MM: I like the idea of them being these neon signs, but they’re these catch phrases, these simple little quotes. The idea is that they’re meant to be seen in a dark little room, where they’re almost like night lights, and I like that they’re cozy and warm to look at, they warm up the space around them.

JCI: I am curious about the design and construction. What are the made of? How did you conceive the design? Is the design based on anything—shoebox, LED screen, billboard, or commercial advertisement? How did you build them? 


MM: The pieces are made out of glitter paper, with LED lights inside that were made for floral arrangements, mounted on wood frames. The wood base gives a good amount of depth, it feels more substantial and it lets the light play more.

JCI: How would you refer to the Roddy Piper artwork? Would you call it a sculpture? The title of the work is “I have come here to chew bubblegum and kick ass…and I’m all out of bubblegum.” Am I correct?

MM: I don’t think of them as sculptures, I still think of them as drawings. I just drew them with an X-Acto blade instead of a pencil. There’s a sculptural element, but they’re still pretty 2D.

Right now the titles of the pieces are just the text that I’m quoting. I think maybe as time goes on it will be more of a conversation between the title and the text.

JCI: When did you begin to paint and draw?

MM: I can’t remember a time when I didn’t paint and draw, and I think I was always interested in stories and storytelling. For me it was a natural way of communicating with people. Also, when you’re not a very popular kid- it’s a great way to spend lunch.

JCI: When did you first consider yourself an artist?

MM: I have a lot of trouble with that word, because it seems so big. I like to think of what I do as projects. When I was little, my parents always had projects around the house. The way my dad would approach a painting was the same way he’d approach building a deck. It’s just how I grew up with it, it’s a fun puzzle you give yourself, I don’t think it always has to be this beautiful ethereal thing.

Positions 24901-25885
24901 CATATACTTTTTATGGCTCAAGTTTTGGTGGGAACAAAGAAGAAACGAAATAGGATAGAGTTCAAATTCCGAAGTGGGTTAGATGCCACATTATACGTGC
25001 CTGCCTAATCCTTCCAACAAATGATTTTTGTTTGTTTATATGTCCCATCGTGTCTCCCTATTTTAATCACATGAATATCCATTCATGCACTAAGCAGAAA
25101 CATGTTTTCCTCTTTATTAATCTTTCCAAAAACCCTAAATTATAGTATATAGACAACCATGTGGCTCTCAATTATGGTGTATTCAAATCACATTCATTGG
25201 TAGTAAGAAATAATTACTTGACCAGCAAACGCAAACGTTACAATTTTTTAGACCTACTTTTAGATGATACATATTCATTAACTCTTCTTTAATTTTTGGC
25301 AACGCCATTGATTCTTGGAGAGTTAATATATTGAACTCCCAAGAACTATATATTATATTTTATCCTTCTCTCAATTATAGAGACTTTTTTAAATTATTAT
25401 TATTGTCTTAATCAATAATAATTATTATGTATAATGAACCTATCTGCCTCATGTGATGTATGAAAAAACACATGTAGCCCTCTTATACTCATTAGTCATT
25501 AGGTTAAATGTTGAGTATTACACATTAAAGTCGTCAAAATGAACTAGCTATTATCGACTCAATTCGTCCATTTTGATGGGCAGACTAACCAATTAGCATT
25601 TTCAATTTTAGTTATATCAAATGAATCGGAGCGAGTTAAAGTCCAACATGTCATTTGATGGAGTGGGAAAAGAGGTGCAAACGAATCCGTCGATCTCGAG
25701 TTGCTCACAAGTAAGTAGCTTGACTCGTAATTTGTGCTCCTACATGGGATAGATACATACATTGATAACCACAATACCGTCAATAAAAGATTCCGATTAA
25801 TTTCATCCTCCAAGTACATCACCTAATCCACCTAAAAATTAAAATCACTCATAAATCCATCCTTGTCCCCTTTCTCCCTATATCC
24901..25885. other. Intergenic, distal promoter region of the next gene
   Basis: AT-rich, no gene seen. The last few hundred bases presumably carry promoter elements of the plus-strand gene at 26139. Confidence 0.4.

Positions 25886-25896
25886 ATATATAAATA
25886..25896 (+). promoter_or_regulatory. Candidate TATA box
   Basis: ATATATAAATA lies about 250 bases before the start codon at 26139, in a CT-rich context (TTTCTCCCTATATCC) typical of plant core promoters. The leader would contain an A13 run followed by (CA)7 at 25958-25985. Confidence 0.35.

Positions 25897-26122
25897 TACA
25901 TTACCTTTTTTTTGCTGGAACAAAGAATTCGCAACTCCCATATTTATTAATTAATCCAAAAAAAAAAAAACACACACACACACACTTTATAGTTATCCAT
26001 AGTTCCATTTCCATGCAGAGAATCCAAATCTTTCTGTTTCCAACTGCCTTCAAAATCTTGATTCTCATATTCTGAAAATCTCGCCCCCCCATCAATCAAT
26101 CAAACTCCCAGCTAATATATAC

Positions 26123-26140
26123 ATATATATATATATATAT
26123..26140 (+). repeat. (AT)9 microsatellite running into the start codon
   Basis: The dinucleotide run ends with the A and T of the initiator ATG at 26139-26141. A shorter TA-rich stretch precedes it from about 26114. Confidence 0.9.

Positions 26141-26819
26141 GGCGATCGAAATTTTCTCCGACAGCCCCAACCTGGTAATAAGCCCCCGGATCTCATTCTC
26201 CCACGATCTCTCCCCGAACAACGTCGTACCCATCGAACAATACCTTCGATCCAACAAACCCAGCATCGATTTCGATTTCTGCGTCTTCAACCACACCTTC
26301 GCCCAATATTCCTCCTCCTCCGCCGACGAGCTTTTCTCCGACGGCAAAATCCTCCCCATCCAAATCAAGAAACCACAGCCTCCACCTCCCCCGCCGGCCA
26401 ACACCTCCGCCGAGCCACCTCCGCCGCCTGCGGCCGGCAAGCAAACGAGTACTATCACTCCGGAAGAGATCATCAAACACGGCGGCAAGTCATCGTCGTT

JCI: Do you listen to music, radio, or television when you are working in the studio? If so, how does it affect your work?

MM: I am obsessed with audiobooks. I have to have something on while I work, it’s a great way to fight studio fatigue, and if I have a book on tape I want to find out how the story goes, so it encourages me to stay in the studio and figure out problems in what I’m making.

During this project, Doris Day was Star of the Month on Turner Movie Classics, and they would play her movies in all-night marathons. I’m a night owl, and likely to be in the studio until 4am, so it was comforting to watch these movies as I worked on my project.

There’s times I can listen to music, but more often than not when I’m working I prefer having something story-based.

JCI: When you contemplate or think about your work, where do you sit or stand in the studio?

MM: Usually when I’m thinking about my work, it happens when I’m driving, or going for a run, for me inspiration doesn’t really hit in the studio.

JCI: How much of your work in planned and how much of your work is intuitive?

MM: In the beginning I usually have a structure in mind, be it scale, or object, or color palette, but there’s something great that happens when you’re drawing or painting or actually making something, and things go off in directions you didn’t plan on going. But if it feels right, and it works for the project, you’re happy with it. There’s only so much planning you can do.

Photos courtesy of Melissa MacAlpin

Brendan Carroll

an artist and a writer. In 2006, he cofounded Agitators Collective, which creates site-related installations in urban locales that have fallen into neglect or dereliction. He has exhibited his work at a number of museums and galleries in New York and New Jersey, and his work has been featured in several periodicals, including The New York Times, Village Voice, Art Fag City and Time Out New York. Find him online at brendanscottcarroll.com.